In 1967, the Air Force chose the Cessna Model 337 “Super Skymaster” to meet the twin engine Forward Air Controller aircraft requirement.
The “Super Skymaster” was already on the production line when the Air Force awarded the contract. A gun sight was installed along with underwing pylons for smoke rockets. Other modifications included a smoke generator; glass panels in the lower starboard door for increased visibility and a loud speaker for psychological warfare.
The 0-2 was an all metal, four seat business aircraft designed by Cessna to be easy to fly, low in cost, yet still offer the safety and comfort of a twin engine plane. Equipped as forward air control aircraft in Vietnam, Skymasters were used for reconnaissance, target identification, damage assessment and air to ground coordination. Some aircraft were even equipped with three 600 Watt amplified speakers and leaflet pods for psychological warfare operations. The 0-2 had dual controls and could carry many types of light weapons including rockets, flares, bombs and miniguns. The O-2 can fly on either engine by itself and is still popular today among private pilots. Only 31 O-2B’s were ordered from Cessna by the U.S. Air Force.
0-2B 21465 was used for psychological warfare operations (only), dropping leaflets with many different messages, some instructional, but mostly warnings of impeding defoliation flights or exhorted enemy troops to lay down their arms. 21465 was also equipped with a 300 lb 1800 watt amplified speaker system. The effectiveness of the load speaker and leaflets can be judged by the fact that the VC shot at the psywar aircraft more than at any other, except those of Operation Ranch Hand (defoliant C-123s). The VC also banged pots and pans together in hamlet streets to drown out the speakers, and cut off the hands of villagers caught reading the leaflets.
After service in Vietnam, our 0-2B ,serial number 67-21465, was assigned to the Military Aircraft Storage and Disposition Center (MASDC) at Davis-Monthan Air Force Base, Arizona, for storage. In October of 1973, our 0-2B was back on duty. Prior to being retired here at the March Field Museum, our 0-2B flew with the 163rd Tactical Air Support Group of the California Air National Guard, flying out of Ontario IAP, CA, before their move to March AFB in 1982. This aircraft is on loan from the USAF.
According to the Air Force Historical Research Agency (AFHRA/RSA), Maxwell AFB, AL, the museum’s O-2B has the following history:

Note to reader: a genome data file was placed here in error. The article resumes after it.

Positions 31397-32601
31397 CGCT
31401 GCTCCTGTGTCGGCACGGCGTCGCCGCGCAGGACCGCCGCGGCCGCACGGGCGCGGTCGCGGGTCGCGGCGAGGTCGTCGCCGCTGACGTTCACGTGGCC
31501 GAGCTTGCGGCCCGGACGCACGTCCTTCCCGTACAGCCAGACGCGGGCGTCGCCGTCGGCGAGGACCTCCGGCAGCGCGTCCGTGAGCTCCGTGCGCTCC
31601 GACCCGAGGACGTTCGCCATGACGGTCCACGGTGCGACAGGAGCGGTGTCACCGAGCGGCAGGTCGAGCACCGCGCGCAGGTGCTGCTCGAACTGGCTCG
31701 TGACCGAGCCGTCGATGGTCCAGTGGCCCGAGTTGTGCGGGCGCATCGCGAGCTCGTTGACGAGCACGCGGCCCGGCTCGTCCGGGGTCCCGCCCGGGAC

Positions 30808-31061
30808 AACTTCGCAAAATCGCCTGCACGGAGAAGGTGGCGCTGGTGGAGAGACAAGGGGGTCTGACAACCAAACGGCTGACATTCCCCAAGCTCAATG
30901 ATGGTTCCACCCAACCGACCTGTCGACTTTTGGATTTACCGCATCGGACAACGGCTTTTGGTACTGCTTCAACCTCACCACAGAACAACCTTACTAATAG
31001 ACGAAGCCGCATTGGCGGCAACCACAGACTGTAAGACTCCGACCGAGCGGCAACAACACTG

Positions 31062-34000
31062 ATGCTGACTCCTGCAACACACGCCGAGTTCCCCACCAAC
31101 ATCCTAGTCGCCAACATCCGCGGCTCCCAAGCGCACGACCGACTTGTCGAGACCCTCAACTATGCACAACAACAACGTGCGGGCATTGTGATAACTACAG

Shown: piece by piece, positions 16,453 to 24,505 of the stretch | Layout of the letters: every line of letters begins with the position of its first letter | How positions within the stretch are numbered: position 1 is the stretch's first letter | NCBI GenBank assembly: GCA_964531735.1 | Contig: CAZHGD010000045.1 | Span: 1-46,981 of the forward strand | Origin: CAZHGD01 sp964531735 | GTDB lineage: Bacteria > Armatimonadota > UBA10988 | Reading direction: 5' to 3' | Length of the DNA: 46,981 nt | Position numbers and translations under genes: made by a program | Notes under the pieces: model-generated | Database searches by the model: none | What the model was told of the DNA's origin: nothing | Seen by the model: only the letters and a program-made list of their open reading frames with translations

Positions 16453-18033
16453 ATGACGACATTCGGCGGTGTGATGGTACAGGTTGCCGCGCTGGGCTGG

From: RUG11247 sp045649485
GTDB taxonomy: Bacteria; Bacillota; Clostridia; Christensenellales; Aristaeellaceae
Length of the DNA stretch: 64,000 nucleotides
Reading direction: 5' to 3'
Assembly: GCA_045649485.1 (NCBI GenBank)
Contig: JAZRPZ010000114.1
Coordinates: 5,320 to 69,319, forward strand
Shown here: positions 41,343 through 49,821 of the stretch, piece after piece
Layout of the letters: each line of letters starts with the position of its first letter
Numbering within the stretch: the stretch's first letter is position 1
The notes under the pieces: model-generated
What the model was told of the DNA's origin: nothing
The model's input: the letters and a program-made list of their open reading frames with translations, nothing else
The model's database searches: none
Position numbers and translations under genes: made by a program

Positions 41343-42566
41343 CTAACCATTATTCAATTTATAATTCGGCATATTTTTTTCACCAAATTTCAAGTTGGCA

O-2A, s/n 67-21465, was manufactured by Cessna Aircraft, Wichita, KS, and delivered to the USAF on 18 Jan 1967. , (according to paper work at Cessna this aircraft was actually built as an 0-2A s/n 33700505, but was later reconverted into an 0-2B variant) It was the 26th 0-2B off the assembly line out of 31 total produced. This is a model 337.
Sep 1967 - To 14th Air Commando Wing, 5th Air Commando Squadron (PACAF), Nha Trang AB SVN (assignments to Tan Son Nhut AB SVN). Arrival date of 4 Sept 1967 with 315.3 aircraft hours.
June 1969 - To 14th Air Special Operations Wing (PACAF), Tan Son Nhut Air Base in South Vietnam. (deployments to Nha Trang AB SVN)
July 1969 - To Nha Trang Air Base in South Vietnam
Oct 1969 - Unit moved to Phan Rang AB SVN (assignments to Bien Hoa AB SVN)
Aug 1971 - To 315th Tactical Airlift Wing (PACAF), Phan Rang AB SVN
Jan 1972 -To 77th Combat Support Group (PACAF),Tan Son Nhut AB SVN. (deployments to Da Nang Air Base in South Vietnam).
Feb 1972 - To Military Aircraft Storage and Disposition Center, Tucson, AZ. The aircraft arrived with 2712.2 flight hours on the air frame.
Jan 1973 - To Oklahoma City Air Materiel Area OK
Apr 1973 - To 111th Ogden Air Logistics Group (Air National Guard), Willow Grove NAS, PA.
Mar 1975 - To 163rd Tactical Air Support Group (ANG), Ontario AP CA. There were a total of 23 0-2A’s and only one 0-2B, with this unit at this time. Later, the 163rd TASG transitioned from 0-2A’s and the 0-2B to F-4 Phantoms. The transition took a full year to complete.
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In 1975, the 163rd TASG moved to March Air Force Base in Riverside, California. In 1982, 0-2B 21465 was fully retired from United States Air Force service with a total of 4,696 flight hours on the air frame, and a bad case of metal fatigue in it’s wing structure.
By kjfitz @ 2007-03-15 22:49:56